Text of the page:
Nathan Levenson / September 5, 2012
This groundbreaking study uses the largest database of information on special education spending and staffing ever assembled to uncover significant variance in how districts staff for special education. The report concludes that if the high-spending districts studied reduce their staffing in this area to the national median the public could save $10 billion and offers clear recommendations for improving special-education quality and efficiency.
Steve Farkas , Ann Duffett / August 2, 2012
Education budgets are tight and state and district leaders must make tough decisions about where to save. But is the public willing to accept cuts? If so, where? According to the results of this new survey, many Americans are open—selectively open—to dramatic changes in how school districts do business.
Patrick J. Murphy , Elliot Regenstein / May 30, 2012
The Common Core State Standards (CCSS) for English language arts and mathematics represent a sea change in standards-based reform and their implementation is the movement’s next—and greatest—challenge. Yet, while most states have now set forth implementation plans, these tomes seldom address the crucial matter of cost. This report estimates the implementation cost for each of the forty-five states (and the District of Columbia) that have adopted the Common Core State Standards and shows that costs naturally depend on how states approach implementation.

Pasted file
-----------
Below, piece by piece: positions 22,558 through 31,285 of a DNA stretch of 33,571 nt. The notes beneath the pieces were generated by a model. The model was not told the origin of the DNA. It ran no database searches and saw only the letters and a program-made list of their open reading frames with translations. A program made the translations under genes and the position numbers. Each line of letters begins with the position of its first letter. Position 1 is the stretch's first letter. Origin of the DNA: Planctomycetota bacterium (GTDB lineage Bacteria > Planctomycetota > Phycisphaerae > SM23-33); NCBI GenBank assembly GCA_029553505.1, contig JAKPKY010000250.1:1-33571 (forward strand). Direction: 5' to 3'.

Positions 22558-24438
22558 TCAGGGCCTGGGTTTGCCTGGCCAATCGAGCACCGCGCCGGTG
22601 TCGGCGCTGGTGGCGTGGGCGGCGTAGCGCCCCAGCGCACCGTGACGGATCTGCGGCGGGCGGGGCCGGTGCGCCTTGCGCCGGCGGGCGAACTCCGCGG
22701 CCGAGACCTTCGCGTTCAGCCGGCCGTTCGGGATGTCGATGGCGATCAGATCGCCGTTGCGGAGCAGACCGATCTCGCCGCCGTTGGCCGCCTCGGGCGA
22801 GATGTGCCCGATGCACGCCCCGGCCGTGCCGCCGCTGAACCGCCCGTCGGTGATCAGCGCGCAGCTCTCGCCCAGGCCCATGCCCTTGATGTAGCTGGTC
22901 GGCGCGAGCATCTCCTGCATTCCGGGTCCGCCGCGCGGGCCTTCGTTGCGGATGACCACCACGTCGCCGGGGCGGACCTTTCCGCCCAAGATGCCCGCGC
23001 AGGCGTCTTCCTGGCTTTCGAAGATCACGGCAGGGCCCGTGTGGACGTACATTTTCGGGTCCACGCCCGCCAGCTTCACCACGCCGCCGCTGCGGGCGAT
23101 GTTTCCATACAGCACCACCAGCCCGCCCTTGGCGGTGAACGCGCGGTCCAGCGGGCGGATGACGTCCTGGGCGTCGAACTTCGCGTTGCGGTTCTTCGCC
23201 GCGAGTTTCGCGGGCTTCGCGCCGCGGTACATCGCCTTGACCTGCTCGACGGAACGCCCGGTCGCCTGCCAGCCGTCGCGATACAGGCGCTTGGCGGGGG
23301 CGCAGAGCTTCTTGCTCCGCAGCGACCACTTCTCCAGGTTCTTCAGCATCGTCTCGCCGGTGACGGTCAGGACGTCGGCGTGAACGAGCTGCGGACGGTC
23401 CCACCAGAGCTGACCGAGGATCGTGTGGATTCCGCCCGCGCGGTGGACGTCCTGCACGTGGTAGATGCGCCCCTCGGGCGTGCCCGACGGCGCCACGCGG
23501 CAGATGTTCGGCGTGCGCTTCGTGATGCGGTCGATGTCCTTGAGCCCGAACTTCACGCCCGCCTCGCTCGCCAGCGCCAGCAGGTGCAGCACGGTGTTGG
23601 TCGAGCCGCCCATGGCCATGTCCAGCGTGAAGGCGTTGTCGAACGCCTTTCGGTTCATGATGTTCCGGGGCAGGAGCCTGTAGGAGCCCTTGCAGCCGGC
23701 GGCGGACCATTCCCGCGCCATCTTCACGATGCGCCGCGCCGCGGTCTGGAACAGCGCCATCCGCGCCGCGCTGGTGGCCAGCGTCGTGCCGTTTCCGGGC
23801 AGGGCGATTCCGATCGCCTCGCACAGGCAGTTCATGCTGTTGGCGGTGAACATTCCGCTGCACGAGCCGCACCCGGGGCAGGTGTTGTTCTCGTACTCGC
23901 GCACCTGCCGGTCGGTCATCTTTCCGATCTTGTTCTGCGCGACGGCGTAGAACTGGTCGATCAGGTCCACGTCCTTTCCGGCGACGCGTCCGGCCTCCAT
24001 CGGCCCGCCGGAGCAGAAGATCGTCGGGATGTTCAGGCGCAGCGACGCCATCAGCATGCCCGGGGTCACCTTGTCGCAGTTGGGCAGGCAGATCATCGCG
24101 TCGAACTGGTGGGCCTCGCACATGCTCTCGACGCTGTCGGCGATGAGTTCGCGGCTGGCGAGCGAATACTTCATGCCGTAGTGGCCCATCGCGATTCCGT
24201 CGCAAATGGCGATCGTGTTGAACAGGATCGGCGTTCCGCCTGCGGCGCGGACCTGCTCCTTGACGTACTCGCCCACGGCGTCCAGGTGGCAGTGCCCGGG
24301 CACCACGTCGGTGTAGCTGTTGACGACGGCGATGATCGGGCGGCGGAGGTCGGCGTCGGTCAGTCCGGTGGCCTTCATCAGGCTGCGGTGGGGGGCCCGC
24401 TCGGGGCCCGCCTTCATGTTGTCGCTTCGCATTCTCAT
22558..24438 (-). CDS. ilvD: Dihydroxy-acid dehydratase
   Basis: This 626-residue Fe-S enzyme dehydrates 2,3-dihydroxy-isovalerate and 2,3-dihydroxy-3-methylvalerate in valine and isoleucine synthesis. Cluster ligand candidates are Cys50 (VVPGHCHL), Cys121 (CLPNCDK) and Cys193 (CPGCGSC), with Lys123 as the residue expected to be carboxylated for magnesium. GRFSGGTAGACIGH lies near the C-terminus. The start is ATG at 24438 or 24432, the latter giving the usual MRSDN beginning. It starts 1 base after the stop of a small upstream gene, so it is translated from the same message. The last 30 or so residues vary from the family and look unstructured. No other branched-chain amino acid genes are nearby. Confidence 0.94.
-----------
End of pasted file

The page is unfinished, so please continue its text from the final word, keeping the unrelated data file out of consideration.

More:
yes Michael J. Petrilli / April 18, 2012
The "new normal" of tougher budget times is here to stay for American K-12 education. So how can local officials cope? This policy brief, by Mike Petrilli, provides a useful tool for navigating the financial challenges of the current school-funding climate, complete with clear dos and don'ts for anyone involved in or concerned with local education budgets.